Robinhood Markets is weighing whether to restore public access to data on its customers’ trading activity after pulling it about two months ago.
“We’re looking into it,” Robinhood co-founder Vladimir Tenev said in an interview with Bloomberg reporters and editors.
Customers of the online brokerage have expressed interest in being able to monitor what their fellow investors on the platform are buying and selling in real time, and the firm is exploring its options, he said.
“We hear the desire to have some of that data available again,” said Tenev, who’s also co-chief executive officer. “We want to make sure we have all the proper safeguards and the data is actually being presented in an accurate way that’s not confusing or misleading.”
With retail trading surging this year, fueled by zero commissions and lockdown boredom, tracking the moves of newbie day-traders became an obsession. A website called Robintrack.net, a visual aggregator of the Robinhood data that wasn’t affiliated with the brokerage, made that easy for just about anyone.
The number of customers holding a particular security was plain to see and updated frequently, but Robinhood cut the feed in August, saying third-party platforms were reporting the data in a way that could be misunderstood and wasn’t representative of how clients use the platform.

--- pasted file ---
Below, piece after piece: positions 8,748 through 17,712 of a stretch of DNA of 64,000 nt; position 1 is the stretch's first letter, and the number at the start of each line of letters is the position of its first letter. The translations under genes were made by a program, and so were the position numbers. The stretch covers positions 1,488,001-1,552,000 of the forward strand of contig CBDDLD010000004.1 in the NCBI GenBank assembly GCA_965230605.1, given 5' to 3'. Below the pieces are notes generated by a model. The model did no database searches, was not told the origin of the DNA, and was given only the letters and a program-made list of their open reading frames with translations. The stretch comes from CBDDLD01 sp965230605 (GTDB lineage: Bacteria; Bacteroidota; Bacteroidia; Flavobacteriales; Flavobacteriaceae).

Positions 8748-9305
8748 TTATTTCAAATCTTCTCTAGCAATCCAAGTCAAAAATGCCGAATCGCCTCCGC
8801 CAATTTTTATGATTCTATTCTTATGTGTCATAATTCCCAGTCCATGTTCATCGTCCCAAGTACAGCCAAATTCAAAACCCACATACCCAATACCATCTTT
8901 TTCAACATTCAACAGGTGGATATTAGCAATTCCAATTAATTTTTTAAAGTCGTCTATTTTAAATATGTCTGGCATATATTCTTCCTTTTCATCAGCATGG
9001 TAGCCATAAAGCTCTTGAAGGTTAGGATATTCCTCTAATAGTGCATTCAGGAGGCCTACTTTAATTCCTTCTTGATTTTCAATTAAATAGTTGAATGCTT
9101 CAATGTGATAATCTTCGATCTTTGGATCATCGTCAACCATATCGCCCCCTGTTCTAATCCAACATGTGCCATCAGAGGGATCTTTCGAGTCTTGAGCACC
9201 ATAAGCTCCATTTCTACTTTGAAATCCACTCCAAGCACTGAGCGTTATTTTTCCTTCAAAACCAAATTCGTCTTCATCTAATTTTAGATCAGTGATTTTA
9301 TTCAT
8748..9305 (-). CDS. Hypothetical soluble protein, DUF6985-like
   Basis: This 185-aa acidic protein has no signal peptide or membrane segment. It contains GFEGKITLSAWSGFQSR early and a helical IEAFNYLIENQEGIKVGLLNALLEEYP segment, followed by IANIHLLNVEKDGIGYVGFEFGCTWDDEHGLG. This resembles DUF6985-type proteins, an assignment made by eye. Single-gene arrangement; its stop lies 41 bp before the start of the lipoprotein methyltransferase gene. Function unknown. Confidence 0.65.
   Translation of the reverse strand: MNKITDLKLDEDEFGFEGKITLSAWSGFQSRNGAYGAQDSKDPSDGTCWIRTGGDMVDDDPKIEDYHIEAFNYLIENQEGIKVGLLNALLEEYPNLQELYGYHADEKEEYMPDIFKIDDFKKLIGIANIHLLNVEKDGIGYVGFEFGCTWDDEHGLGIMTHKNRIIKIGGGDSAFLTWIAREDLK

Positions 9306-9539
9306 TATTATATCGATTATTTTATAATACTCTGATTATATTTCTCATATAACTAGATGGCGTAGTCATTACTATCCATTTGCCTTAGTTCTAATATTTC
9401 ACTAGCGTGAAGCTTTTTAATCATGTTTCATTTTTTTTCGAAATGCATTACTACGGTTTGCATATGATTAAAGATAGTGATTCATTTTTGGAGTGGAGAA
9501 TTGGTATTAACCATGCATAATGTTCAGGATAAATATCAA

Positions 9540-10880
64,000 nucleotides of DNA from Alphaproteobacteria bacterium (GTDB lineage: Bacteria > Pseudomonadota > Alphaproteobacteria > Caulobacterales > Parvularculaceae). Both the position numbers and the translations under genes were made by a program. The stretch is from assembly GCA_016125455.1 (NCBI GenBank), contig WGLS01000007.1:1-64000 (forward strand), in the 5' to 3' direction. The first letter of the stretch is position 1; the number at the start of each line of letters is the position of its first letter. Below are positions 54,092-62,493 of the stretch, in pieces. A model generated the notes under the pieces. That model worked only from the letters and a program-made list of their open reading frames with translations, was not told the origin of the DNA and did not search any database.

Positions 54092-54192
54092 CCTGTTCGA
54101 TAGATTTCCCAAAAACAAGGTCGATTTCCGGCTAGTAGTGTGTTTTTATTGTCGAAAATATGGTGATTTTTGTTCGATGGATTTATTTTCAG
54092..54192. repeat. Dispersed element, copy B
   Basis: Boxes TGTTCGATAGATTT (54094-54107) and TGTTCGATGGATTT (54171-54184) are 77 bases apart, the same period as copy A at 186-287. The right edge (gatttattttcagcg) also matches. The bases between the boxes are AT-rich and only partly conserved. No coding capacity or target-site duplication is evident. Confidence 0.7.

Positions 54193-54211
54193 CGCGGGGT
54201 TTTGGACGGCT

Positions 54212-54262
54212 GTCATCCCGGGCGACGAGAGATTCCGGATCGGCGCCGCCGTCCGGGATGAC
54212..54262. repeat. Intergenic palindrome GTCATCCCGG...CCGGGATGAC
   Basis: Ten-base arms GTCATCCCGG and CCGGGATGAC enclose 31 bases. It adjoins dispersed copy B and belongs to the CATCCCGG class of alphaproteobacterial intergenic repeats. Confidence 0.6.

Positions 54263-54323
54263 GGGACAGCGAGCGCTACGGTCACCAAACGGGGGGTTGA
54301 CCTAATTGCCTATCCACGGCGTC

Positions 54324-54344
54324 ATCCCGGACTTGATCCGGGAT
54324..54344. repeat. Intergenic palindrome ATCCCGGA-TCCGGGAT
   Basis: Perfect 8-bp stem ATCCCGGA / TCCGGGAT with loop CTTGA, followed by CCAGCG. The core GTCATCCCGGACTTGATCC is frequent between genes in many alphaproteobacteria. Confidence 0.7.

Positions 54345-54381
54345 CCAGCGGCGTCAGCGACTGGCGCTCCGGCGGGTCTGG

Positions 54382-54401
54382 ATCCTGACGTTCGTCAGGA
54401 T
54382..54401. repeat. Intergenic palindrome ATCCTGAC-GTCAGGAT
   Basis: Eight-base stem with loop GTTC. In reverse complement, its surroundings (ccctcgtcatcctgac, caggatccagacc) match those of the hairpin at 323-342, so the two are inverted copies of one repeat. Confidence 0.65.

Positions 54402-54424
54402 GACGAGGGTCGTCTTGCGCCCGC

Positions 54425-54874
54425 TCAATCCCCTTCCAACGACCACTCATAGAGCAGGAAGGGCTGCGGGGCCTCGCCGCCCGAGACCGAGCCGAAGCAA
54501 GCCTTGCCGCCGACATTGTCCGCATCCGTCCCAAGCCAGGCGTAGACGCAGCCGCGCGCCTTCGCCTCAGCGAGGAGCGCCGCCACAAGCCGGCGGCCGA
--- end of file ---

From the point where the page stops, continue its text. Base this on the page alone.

If Robinhood restores the data feed, it will do so in a way that doesn’t misrepresent client behavior and probably exist as an in-app offering, Tenev said in Tuesday’s interview.
Hedge funds, institutional investors and day traders had all turned to Robintrack for insight. Traffic to the website surged so much earlier this year that its creator was forced to make operational changes to keep up, and some users pulled the data into their own programs. In the absence of the public Robinhood data feed, investors have turned to the likes of Twitter.com and Reddit for clues.
Tenev said Robinhood doesn’t plan to sell the data, even if there’s demand for it, and that it has many other products and revenue streams.
“It’s interesting from an information and educational standpoint,” he said. “That’s why I’m personally interested in figuring out a way to reintroduce it safely.”